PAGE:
Pre-requisite: This note on Amortized Analysis.

We'll use weight balance to implement a dictionary structure and examine how the guts of one such structure, the weight-balanced tree work.

A dictionary data structure is one that supports the following dictionary data structure operations:

- Insert
- Delete
- Find
**Predecessor****Successor**

Now, you might have heard of the following data structures that (efficiently) support the operations mentioned above:

It would surprise (or maybe not) you to know that both these structures work on the principle (guess) of weight-balance!!

So what exactly do we mean when we talk about the

*weight*of a sub-tree in a BST? Well, as it turns out, the weight of the sub-tree in a BST is just the count of the number of nodes in the sub-tree rooted at that node (including the node itself).

For example, the following tree (image courtesy wikipedia) has a weight of 9

A weight-balanced tree rooted at node

*u*is one in which (either):

- The weights of the left and right children of a sub-tree are within constant factors of each other:

**weight(Left-Child(u)) + 1 = Θ(weight(Right-Child(u) + 1)**

Note that the**+1**is important for pedantic reasons as far as the order-notation is concerned.

OR - The weights of the left and right children of a sub-tree are within constant factors of the weight of the complete sub-tree

**weight(Left-Child(u)) + 1 = Θ(weight(u) + 1) AND**

weight(Right-Child(u)) + 1 = Θ(weight(u) + 1)

More realistically, if we stick to the second definition, we have:

**weight(Child(u)) + 1 ≥ 0.25 * (weight(u) + 1) AND**

weight(Child(u)) + 1 ≤ 0.75 * (weight(u) + 1)

weight(Child(u)) + 1 ≤ 0.75 * (weight(u) + 1)

where, Child(u) denotes both the left & right child of

*u*.

For example, if we consider the following example tree, which is clearly out of weight-balance (don't ask me how we got there because this example is made-up), we re-balance it to be perfectly in balance (if we have an odd number of nodes or almost perfectly balanced otherwise).

We should be careful about

*how*we re-balance these

*N*nodes, because if the cost is any worse than Θ(N), then we won't get the update costs that we desire. The easiest way to perform the re-balance with a cost of Θ(N) is to perform an in-order traversal of the subtree rooted at node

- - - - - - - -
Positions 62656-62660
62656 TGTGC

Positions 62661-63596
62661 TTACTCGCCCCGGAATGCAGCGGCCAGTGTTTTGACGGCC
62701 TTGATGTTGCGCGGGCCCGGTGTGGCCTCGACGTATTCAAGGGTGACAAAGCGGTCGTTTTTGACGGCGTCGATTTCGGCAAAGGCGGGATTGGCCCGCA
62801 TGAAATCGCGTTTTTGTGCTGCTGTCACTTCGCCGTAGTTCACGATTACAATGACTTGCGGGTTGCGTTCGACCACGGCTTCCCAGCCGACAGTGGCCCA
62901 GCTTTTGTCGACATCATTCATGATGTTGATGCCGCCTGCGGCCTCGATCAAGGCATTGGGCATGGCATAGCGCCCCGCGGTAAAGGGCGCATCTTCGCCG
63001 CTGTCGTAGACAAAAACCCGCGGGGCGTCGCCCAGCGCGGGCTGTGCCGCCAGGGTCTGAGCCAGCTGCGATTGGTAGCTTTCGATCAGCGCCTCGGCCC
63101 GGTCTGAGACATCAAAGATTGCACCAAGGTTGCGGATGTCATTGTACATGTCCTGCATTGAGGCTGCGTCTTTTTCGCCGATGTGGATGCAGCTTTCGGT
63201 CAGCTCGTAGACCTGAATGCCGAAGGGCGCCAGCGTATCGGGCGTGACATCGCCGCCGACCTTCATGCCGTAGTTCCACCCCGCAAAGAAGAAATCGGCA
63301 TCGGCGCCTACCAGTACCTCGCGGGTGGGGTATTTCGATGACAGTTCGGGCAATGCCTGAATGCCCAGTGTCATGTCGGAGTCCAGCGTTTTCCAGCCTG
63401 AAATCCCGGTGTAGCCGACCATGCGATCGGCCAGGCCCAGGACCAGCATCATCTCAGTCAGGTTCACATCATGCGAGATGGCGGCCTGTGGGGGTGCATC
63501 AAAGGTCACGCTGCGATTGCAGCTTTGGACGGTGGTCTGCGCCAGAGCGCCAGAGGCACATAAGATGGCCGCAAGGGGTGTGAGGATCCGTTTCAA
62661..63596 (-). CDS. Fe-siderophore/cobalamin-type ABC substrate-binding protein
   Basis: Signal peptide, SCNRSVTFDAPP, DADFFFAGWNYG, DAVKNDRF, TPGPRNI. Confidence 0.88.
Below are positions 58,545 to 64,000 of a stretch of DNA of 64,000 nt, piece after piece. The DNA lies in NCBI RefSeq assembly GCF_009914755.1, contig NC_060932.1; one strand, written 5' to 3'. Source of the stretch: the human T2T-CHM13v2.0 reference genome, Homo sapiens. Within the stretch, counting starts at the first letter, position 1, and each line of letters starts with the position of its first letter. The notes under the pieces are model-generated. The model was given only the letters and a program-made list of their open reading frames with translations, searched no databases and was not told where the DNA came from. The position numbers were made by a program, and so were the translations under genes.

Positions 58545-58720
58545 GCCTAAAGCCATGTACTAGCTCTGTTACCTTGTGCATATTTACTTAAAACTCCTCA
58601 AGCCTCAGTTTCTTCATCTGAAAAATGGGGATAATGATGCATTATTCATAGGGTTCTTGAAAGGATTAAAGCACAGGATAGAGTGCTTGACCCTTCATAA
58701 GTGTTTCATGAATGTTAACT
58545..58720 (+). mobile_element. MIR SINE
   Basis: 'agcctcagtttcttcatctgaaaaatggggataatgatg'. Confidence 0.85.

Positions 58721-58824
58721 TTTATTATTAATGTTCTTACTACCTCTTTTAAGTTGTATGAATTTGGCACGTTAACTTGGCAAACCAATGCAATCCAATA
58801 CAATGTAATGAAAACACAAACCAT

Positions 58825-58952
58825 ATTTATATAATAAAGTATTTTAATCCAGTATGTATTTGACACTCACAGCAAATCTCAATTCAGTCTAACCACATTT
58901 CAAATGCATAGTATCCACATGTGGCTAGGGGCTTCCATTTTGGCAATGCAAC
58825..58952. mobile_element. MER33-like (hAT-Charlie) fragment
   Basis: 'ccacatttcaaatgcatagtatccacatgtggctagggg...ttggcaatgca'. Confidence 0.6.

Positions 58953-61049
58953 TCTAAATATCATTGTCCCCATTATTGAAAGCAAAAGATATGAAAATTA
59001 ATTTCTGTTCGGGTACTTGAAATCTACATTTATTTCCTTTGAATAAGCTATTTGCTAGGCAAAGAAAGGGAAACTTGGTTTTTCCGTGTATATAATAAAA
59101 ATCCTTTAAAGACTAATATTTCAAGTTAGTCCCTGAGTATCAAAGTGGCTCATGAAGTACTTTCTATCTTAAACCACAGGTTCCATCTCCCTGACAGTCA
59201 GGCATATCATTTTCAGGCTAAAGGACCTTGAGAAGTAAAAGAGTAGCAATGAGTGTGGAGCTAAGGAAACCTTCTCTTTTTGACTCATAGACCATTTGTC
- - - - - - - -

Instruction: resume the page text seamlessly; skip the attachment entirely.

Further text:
*u*, and write out the sorted nodes to an array. We can then re-create a perfectly balanced BST from that array either using recursion or the Day–Stout–Warren algorithm.

*This is where the fun starts!!*

Q 1. How many nodes need to be inserted under a sub-tree rooted at node

*v*to bring the sub-tree out of balance (assuming it is perfectly balanced to start off with)? Let's assume that the sub-tree originally contains

*N*nodes.

A. You need to insert some constant fraction of the weight of that sub-tree! which is

**Ω(N)**.

Q 2. What is the cost to rebalance the sub-tree rooted at node

*v*if we know that that sub-tree has a weight of

*N*?

A. Well, we already answered this above. The answer is

**Θ(N)**.

Q 3. How many sub-trees potentially go out of balance when you insert a node?

A. We know that a node is inserted at the leaf level, so potentially

**all**the sub-trees that are rooted at the nodes on the leaf-to-root path with the newly inserted node as the leaf node can potentially go out of balance. This happens to be

**Θ(log N)**nodes.

∴ the

**amortized**cost to insert a new node into the balanced tree is:

**Ω(N)/Θ(N) * Θ(log N) = Θ(log N)**.

Now, that's a fairly straight-forward algorithm to get the same (amortized) costs as the worst-case costs for updates with a more complicated beast such as an RB-Tree or an AVL-Tree. Though, I feel that Treaps are much simpler to implement.